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Superman: Man of Steel


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I don't know I kind of like the destruction. It could add some serious depth to the story if they handle it appropriately in the inevitable sequels (looks like its going to be a pretty huge blockbuster).

 

Is anyone familiar with the comic book Invincible? This EXACT thing happens at the end of the first major arc. At first it just looks like a cool set piece for super heroes to fight through-massive destruction, buildings falling, etc. but it turns into a major part of the story as it continues.

 

Maybe the Snyder Trilogy? Is a story about Superman BECOMING the protector of humanity, with bumps along the way.

 

Or maybe it was just a stupid plot hole that they'll never address and they just used it because it looked cool.

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I'm just sick of Superman origin stories. We all know the ****ing origin story by now! WHAT ELSE YA GOT?!?

Seriously...died saving a dog and then not letting Kal save him? Superspeed, Jonathan! Do you know it?! OG movies did it better, have him die from something Superman cannot save someone from.

Go watch ten years of Smallville and you'll change your mind.

Ixion's links contain excellent points from within their comments.

 

1) Superman does indeed flat-out kill Doomsday in the comics - if you can ignore the fact that Doomsday can come back to life, if for no reason other than to sell comics...but Superman didn't know that when he chose to kill him for many of the same reasons Man of Steel killed Michael Shannon Zod. What the hell else do you do with someone/ something that can cause such damage to innocent people?

 

2) The concept of "heroes don't kill" is all over the place, and yet...how many Chitauri are killed in The Avengers by The Avengers? There was no panic, no outcry. Kind of makes me lol. I get that this killing thing is a more Superman-specific, gripe, however...

 

3) Isn't this "no killing" concept moreso Batman's golden rule than Supermans?

 

4) With as key of an emphasized plot point as "not killing" was in The Dark Knight, doesn't it make sense to rationalize that it wasn't ignored/glossed over/forgotten in Man of Steel...but perhaps, done on purpose? Perhaps for a reason yet to be revealed? Part of his developement? To be touched on later as part of a planned progression, and not what may ultimately be referred to as "fixing lazy writing" or "listening to unhappy movie goers" even though it was planned before said movie goers were unhappy with it upon seeing it?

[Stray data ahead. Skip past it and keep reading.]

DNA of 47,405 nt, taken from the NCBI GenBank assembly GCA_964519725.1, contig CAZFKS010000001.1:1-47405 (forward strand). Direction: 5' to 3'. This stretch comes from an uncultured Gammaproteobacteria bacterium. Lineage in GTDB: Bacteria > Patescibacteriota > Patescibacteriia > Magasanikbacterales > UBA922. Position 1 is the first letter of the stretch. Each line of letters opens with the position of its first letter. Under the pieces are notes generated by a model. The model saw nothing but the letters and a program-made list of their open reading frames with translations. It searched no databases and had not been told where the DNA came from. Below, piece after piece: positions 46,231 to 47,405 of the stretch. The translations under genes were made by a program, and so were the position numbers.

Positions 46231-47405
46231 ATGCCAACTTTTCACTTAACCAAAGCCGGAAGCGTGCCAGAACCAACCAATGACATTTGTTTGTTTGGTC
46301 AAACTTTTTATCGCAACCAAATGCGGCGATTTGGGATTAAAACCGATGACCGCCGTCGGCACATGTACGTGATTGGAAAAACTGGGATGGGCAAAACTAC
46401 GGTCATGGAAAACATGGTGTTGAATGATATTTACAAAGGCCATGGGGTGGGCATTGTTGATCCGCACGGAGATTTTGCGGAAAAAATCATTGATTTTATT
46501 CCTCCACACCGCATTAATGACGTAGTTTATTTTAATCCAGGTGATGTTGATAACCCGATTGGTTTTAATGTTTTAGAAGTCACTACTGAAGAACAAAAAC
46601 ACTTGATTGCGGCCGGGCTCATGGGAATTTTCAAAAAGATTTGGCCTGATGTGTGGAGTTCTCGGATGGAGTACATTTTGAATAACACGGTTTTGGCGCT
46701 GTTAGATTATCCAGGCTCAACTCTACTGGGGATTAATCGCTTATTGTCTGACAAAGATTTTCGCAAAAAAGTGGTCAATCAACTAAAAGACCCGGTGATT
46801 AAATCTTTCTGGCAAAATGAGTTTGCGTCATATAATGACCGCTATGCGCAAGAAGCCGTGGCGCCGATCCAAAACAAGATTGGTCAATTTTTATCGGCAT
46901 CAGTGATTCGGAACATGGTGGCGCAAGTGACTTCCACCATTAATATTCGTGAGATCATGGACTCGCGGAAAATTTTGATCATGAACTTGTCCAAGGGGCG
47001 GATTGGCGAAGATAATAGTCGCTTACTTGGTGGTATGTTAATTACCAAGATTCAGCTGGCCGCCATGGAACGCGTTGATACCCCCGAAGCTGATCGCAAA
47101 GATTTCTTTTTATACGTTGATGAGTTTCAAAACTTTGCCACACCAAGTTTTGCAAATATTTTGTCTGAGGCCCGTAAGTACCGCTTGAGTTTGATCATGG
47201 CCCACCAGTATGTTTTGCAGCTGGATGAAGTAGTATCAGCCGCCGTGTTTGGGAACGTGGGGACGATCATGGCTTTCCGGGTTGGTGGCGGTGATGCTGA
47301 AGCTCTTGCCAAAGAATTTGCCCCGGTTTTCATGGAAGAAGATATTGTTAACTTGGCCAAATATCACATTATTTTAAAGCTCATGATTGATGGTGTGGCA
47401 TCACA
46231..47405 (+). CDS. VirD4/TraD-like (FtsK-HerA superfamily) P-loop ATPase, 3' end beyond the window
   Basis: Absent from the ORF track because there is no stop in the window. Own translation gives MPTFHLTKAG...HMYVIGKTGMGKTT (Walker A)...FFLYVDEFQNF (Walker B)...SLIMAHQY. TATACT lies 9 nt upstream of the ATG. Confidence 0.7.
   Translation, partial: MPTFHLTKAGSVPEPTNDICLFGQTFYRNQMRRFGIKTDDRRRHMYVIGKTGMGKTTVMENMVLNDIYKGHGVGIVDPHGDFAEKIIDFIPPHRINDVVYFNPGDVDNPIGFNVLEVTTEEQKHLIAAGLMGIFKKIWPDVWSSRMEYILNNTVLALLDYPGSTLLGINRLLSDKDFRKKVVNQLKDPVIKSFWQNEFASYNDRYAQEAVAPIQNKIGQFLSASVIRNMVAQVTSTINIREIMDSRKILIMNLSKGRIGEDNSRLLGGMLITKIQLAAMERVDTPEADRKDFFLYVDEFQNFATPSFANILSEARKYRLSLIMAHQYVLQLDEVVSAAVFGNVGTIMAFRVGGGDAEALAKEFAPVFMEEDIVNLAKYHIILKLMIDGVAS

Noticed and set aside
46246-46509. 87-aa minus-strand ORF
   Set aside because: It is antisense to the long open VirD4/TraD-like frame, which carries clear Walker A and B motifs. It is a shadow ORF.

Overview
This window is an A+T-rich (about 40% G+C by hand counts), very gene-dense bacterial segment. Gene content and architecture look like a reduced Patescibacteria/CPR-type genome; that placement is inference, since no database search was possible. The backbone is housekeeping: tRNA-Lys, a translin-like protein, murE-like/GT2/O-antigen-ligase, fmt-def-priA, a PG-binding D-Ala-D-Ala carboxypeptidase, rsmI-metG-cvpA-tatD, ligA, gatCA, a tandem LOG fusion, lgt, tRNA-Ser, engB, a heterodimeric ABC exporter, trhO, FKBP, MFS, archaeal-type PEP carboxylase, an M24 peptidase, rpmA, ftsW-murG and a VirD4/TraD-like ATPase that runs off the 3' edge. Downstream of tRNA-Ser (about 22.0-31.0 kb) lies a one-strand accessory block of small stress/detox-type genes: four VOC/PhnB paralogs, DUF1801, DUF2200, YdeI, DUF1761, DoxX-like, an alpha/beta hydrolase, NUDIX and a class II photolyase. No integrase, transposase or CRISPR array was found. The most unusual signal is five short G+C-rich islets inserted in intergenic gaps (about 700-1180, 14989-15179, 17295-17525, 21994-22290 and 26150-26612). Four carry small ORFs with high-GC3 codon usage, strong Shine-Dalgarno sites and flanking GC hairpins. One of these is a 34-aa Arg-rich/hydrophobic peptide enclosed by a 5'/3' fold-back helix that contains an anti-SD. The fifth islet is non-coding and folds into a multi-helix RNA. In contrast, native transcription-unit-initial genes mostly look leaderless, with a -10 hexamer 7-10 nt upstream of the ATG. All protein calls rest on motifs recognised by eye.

5) Maybe it was intentional contrast. Again, it was touched on hugely with The Dark Knight. Maybe they wanted variance so their two biggest name characters aren't too similar.

 

6) Maybe it is being put there to show differences between Batman and Superman for later down the road when they meet, and the lesser/less powerful of the two has the restraint to not take life while the other worldly being hasn't yet shown such restraint and must learn it. Which again, another point...

 

7) The Superman we saw in Man of Steel...why does he have to be a finished product? Is it such a bad thing if the value of life is an ongoing lesson he must learn? He's new to being a hero, so maybe all things come in good time.

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I didn't see Begins until almost 3 years later so I missed the boat on all that, but...killing and not saving are obviously very different, especially in the case of a villain.

 

Ironic because Ras (or his decoy, at least) says that Gotham "must be allowed to die," but is is Ras who is allowed to die instead. Not killed, just not saved. Batman is there to save Gotham, not to save those from whom he is saving Gotham.

 

That's a little easier I guess than the Supes/Zod debate, though I find it easy to rationalize that one too in the movies context...especially given the list I gave, IMO.

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The only problem I had with the killing scene was how silly it was executed (the family had a long time to simply get out of the way) and everything after it being played for laughs.

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1) Superman does indeed flat-out kill Doomsday in the comics - if you can ignore the fact that Doomsday can come back to life, if for no reason other than to sell comics.